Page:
In the meanwhile, Ford continues to build more of these things for which there is obviously little, if any, demand. It is a near-certainty, then, that there will be even more of them collecting dust at Ford dealers around the country – assuming the dealers continue to accept new stock of a model they are having trouble selling. And which they must keep plugged in while they’re not selling – so as to avoid their batteries discharging. Add that to the cost of keeping in stock that which isn’t selling.

Ford could just park what it builds and  – fingers crossed – hope the glut will clear.

It probably won’t – because it probably can’t. It has committed to “electrification” and backing off now would be to admit “electrification” might not be the “future” after all. After all of this EV tub-thumping, it is damned difficult to admit the enthusiasm has been perhaps a bit premature and overwrought. As well as dangerous.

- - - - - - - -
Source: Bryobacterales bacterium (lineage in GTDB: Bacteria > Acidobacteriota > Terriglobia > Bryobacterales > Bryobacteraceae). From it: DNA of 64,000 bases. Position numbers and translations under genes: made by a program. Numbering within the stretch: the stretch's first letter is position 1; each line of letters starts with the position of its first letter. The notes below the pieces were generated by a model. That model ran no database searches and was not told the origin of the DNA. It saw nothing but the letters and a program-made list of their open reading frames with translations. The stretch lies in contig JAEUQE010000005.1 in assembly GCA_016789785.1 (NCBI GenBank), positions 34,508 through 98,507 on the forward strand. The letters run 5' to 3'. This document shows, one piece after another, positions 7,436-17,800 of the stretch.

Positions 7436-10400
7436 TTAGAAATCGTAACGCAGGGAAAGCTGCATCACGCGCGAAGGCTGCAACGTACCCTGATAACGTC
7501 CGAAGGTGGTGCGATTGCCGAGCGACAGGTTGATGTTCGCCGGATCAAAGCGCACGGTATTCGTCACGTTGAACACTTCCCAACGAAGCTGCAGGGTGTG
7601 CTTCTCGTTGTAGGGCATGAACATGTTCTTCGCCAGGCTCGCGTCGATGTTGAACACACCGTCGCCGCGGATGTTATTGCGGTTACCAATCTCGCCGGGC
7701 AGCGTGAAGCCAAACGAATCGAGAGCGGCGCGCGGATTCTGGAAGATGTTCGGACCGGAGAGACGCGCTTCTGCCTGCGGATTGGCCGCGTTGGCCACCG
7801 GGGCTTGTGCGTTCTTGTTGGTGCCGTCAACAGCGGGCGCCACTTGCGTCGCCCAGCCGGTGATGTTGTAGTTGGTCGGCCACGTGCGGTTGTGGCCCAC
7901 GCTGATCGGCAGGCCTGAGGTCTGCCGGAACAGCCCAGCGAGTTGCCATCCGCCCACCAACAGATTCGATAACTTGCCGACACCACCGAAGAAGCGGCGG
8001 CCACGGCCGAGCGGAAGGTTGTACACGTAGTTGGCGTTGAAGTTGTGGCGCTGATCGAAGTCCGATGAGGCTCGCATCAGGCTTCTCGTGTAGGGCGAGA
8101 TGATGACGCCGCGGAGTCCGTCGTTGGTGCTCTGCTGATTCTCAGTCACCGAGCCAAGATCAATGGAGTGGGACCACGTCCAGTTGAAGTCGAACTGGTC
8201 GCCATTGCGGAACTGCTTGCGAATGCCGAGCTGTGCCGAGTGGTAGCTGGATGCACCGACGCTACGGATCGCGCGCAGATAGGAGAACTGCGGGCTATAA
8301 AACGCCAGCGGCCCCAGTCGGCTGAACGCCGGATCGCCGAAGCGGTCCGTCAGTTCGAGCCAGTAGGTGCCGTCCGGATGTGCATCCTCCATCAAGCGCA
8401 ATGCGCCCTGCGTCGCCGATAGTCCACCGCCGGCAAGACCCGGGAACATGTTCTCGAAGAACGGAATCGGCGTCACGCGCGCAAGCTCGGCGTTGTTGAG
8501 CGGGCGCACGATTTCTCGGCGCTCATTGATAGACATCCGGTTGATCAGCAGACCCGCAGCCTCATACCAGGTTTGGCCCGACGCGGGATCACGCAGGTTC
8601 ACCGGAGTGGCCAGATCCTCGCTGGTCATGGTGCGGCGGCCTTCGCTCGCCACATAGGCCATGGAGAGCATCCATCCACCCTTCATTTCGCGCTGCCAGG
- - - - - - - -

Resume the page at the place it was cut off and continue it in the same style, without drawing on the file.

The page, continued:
Shades of “safe and effective.”

And it’s not just the Mach-E “Mustang” that’s not selling. Neither is the Lightning, the EV version of Ford’s hot-selling F-150 half-ton truck. Maybe because the Lightning is a three-ton truck (almost a ton of its weight being the battery that powers it) that has gone from starting around $40,000 to starting around $60,000 over the course of the past 12 months. One that also has half the driving range of the non-electric F-150 and that forces its owner to spend a lot of time thinking about charging – and waiting for one.

Other EVs aren’t selling, either – and for similar reasons.